Non-Melanoma Skin Cancers Coverage from Every Angle

Physicians Versus Machine-Learning Algorithms in Classifying Pigmented Skin Lesions

By: Melissa E. Fryman, MS
Posted: Thursday, June 20, 2019

According to a simulation study by Philipp Tschandl, PhD, of the Medical University of Vienna, and colleagues, machine-learning algorithms may be capable of diagnosing pigmented skin lesions more accurately than human readers. Whereas other diagnostic studies sought to distinguish between melanoma and benign nevi alone, this study included images from seven disease categories, including a large number of benign lesions. The results were published in The Lancet Oncology.

“Although machine-learning algorithms outperformed human experts in nearly every aspect, higher accuracy in a diagnostic study with digital images does not necessarily mean better clinical performance or patient management,” cautioned the authors. 

In this Web-based, international, diagnostic study, a total of 511 physician readers, comprising board-certified dermatologists (55.4%), dermatology residents (23.1%), and general practitioners (16.2%), completed the test set study. Their diagnoses were compared with those generated by 139 algorithms from 77 machine-learning labs. Both human readers and machine-learning algorithms were trained with a set of representative dermatoscopic images and were tasked with diagnosing 30 randomly selected images out of a test set with 1,511 images.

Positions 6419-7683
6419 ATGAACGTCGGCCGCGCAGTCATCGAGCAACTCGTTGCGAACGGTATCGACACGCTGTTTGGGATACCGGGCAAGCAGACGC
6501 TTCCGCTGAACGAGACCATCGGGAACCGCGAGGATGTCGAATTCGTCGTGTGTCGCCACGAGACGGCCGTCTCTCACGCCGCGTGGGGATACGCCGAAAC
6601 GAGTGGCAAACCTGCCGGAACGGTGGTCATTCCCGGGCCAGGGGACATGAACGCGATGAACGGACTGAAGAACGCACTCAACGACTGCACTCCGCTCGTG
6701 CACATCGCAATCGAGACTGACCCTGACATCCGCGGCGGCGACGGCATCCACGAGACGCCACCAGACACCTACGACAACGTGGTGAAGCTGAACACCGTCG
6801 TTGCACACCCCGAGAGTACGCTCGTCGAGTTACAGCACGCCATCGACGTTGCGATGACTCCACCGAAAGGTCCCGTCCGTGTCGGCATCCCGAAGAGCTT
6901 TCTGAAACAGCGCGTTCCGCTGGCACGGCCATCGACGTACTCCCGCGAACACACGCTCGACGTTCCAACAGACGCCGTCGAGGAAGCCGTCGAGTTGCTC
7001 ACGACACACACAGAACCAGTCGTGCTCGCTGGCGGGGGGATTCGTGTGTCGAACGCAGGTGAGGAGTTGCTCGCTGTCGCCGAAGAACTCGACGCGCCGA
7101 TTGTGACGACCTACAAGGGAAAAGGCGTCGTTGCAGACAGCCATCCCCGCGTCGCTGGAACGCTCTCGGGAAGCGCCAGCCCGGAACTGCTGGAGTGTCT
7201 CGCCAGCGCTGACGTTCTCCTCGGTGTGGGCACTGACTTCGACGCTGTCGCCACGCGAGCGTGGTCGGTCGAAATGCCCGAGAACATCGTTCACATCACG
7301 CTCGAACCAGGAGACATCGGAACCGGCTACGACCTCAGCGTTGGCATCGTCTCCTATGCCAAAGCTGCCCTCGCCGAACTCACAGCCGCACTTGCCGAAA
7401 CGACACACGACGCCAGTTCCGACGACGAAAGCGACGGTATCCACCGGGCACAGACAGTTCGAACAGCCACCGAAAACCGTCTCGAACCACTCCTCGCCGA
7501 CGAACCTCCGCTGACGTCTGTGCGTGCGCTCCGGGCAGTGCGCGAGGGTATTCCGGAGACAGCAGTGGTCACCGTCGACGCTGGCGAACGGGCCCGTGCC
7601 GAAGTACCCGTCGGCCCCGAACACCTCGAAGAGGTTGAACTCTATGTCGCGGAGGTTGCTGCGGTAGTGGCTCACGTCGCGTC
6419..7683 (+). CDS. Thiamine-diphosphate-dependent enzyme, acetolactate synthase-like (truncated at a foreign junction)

Overall, machine-learning algorithms correctly identified an average of 2.01 more correct diagnoses than did human readers (P = .0001) as well as an average of 0.79 more than expert readers (those physicians with 10 or more years of experience). Compared with the top three machine-learning algorithms, human readers were less accurate (averaging 25.85 and 17.91 correct answers, respectively). The difference between human and algorithm-generated diagnoses was greatest in image sets with random and more benign cases and smallest in malignant batches (P < .0001 for all).

“Physicians usually examine the entire patient and not just single lesions. When humans make a diagnosis, they also take additional information into account… which was not provided in this study,” said Dr. Tschandl in an institutional press release. “In [the] future, it is probable that automated classifiers will be used under human guidance, rather than alone.”

Disclosure: The study authors’ disclosure information may be found at

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